This is always one of the students' favorite units of the year. They love getting outside to create, and I purposely plan the lesson for the fall when the weather is (mostly) cooperative, and the changing leaves provide more opportunities for the students to incorporate color into their artworks.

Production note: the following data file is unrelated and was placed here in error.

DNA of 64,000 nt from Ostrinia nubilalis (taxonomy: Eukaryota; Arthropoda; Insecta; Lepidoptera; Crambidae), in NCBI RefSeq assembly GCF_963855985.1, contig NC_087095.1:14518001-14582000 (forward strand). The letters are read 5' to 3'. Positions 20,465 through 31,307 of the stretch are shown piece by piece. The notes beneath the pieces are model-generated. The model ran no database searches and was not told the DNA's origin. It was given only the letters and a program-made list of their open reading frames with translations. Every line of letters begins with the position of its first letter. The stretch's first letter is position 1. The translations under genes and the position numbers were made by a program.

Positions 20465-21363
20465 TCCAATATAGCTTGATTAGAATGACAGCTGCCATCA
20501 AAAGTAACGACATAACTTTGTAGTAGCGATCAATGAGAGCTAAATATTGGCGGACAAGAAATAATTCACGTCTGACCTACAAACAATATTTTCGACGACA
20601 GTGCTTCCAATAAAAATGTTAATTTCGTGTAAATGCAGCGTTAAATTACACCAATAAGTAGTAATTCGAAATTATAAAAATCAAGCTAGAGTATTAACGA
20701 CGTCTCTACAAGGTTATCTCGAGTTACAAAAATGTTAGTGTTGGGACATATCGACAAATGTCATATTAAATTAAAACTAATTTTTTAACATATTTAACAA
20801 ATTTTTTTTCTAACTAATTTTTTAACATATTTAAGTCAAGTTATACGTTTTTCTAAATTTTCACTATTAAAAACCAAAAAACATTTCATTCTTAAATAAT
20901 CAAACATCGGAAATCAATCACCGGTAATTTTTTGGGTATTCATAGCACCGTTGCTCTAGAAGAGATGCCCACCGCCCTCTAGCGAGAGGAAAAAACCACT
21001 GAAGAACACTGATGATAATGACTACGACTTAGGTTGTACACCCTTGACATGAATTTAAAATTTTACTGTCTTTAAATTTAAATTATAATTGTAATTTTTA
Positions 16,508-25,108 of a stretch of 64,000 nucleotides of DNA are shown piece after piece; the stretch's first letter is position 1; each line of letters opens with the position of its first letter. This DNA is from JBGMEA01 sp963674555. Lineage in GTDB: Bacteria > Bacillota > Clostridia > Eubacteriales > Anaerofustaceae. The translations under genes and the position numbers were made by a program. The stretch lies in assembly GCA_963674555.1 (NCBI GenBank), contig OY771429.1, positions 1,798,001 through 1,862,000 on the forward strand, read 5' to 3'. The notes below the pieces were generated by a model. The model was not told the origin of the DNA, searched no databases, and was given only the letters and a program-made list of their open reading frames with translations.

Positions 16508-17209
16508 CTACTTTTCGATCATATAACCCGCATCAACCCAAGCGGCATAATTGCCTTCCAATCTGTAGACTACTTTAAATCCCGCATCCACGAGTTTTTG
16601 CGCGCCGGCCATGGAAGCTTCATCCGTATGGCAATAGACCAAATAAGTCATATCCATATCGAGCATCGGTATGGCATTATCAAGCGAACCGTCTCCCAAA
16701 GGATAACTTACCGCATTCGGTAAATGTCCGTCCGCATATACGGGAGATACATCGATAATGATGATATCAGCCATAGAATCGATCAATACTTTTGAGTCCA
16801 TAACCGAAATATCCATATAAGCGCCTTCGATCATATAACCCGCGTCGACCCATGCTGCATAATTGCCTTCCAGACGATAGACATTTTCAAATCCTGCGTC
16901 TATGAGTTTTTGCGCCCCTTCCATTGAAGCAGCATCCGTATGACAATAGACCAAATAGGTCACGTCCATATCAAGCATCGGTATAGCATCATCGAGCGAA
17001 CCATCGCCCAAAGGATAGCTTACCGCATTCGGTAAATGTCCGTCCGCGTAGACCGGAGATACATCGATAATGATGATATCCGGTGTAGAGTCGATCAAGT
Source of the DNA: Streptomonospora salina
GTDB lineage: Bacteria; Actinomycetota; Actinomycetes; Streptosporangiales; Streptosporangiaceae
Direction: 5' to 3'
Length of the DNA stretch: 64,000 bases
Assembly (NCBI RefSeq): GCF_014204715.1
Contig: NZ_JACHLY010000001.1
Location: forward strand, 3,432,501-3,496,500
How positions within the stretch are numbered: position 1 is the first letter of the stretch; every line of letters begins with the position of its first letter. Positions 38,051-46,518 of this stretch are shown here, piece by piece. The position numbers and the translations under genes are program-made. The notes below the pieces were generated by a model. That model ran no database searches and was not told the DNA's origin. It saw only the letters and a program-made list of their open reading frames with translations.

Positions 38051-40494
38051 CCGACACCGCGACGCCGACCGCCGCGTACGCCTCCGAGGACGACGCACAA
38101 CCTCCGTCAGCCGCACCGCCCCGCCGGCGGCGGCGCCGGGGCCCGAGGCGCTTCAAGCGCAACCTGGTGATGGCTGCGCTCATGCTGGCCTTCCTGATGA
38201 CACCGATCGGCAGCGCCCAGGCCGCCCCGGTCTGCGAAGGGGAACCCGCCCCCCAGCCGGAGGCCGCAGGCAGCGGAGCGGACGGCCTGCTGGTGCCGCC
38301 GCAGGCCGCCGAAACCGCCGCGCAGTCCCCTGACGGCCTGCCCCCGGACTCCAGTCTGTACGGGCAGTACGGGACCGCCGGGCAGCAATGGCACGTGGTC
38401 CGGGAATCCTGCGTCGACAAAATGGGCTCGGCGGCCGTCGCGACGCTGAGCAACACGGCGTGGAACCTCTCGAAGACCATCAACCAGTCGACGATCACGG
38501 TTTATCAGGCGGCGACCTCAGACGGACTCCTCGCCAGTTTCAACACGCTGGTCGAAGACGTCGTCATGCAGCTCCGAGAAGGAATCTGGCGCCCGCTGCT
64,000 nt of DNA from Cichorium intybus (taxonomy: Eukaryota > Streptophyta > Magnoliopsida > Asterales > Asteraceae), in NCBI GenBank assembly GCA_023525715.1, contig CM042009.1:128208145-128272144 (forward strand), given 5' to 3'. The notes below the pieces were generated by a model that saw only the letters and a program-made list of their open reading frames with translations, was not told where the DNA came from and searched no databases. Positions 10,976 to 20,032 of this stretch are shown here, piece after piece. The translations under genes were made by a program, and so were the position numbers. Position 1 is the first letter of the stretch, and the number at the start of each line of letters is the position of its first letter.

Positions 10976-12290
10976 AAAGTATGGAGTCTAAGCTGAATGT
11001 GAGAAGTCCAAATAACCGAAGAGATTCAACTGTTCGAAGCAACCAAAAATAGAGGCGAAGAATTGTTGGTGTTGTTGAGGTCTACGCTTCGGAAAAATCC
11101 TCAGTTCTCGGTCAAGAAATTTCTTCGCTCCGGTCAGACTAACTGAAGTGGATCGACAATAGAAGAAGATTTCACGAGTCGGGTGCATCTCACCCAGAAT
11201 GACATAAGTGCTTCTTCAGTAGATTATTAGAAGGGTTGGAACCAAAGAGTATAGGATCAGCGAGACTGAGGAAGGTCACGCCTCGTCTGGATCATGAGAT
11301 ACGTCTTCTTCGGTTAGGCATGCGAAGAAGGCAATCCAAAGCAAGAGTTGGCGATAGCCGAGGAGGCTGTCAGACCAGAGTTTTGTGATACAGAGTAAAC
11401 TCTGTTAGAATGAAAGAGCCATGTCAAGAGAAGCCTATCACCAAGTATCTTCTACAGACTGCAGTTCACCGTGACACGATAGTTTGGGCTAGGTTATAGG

As usual, we began the unit by reviewing some ancient examples of land art that was likely created for religious reasons (Great Serpent Mound in Ohio and the Nazca Lines of Peru, for example) long before the medium was used to create art for art's sake (or to raise awareness of environmental problems). Then we reviewed the work of our biggest inspiration, famous land artist Andy Goldsworthy. Students focused on how Goldsworthy often uses only one material and emphasizes only one or two primary elements or principles of art (for example, line, form, or contrast). Students were challenged to emulate this method and encouraged to create on a small scale so that their works could be completed in just one class period. Given the short amount of time and the relatively limited materials afforded by our small Nature Trail area, students responded with very strong artworks! Personally, I get a big kick out of revisiting their works to take these photographs -- there's something special about coming upon these creations in the quiet of the woods after a boisterous school day.